Egyptian Steatite Scarab with Incised Hieroglyphs


A steatite Egyptian scarab beetle amulet with incised features such as clypeus, prothorax and elytra marked by single lines. The reverse is detailed with three hieroglyphs; the canine-headed staff (wsr, user), the scarab within the centre (ḫpr, kheper) and the water jar symbol (ḥs, hes). The scarab is pierced longitudinally for suspension.

Date: Circa 1550 - 1070 BC
Period: New Kingdom Period
Provenance: From the Gustave Mustaki collection, a collector of antiquities who amassed a large collection in Alexandria (Egypt).
Condition: Excellent. With clearly defined hieroglyphs.


SKU: AH-798 Category: Tags: , ,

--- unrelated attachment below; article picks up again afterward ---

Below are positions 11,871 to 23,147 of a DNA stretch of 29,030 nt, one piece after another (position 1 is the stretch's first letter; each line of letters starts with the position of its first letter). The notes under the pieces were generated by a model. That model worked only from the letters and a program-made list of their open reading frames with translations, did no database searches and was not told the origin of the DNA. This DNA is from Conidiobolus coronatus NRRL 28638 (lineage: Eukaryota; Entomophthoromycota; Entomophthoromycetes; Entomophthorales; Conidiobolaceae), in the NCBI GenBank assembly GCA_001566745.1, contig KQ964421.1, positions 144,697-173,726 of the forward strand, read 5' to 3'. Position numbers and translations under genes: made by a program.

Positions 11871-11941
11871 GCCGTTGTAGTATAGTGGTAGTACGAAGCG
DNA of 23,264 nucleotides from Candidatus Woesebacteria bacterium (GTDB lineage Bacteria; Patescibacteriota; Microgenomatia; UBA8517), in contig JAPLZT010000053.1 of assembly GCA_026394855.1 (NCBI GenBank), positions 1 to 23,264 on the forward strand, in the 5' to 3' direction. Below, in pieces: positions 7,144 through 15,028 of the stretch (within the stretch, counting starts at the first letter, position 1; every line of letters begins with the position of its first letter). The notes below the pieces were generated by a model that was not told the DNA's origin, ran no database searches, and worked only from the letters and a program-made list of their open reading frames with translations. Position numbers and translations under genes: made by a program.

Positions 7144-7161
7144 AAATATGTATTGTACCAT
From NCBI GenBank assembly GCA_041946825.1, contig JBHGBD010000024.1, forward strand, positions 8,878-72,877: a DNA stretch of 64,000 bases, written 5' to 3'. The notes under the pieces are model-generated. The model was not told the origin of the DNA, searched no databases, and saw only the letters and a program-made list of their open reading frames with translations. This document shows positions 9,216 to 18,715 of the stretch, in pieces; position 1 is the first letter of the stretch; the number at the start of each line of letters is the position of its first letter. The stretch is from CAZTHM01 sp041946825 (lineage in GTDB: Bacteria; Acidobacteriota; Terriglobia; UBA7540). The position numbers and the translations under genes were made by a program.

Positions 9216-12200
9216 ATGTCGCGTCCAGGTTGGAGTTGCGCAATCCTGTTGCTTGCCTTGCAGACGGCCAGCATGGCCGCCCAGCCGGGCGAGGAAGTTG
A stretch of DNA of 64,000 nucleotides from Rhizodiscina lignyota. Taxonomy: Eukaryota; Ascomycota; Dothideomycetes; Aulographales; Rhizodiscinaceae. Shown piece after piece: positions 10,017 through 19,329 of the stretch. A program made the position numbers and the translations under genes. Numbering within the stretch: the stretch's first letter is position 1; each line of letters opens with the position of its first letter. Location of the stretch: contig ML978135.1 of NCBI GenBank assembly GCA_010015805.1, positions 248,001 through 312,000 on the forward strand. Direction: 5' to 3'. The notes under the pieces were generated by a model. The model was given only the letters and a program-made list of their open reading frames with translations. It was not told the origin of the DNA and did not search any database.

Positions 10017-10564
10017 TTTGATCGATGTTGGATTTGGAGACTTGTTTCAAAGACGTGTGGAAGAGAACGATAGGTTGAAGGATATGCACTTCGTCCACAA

The hieroglyphs represented here do not form a specific phrase, but are important signs in themselves. The jackal-headed staff was a logogram representing strength and power. The scarab was synonymous with regeneration and the continuous life cycle. The water jar translating as praise.  The ancient Egyptians believed the Scarabeus Beetle was able to regenerate itself spontaneously from cow dung, which these beetles could be observed rolling into small balls and burying. Consequently, the scarab came to symbolise a spontaneous continuation of the life cycle. The Egyptians regarded the scarab as an embodiment of the creator god, who was accordingly self-engendered.

To find out more about Ancient Egyptian amulets please see our relevant blog post: Egyptian Amulets and their Meanings.


Weight 1.1 g
Dimensions L 1.2 cm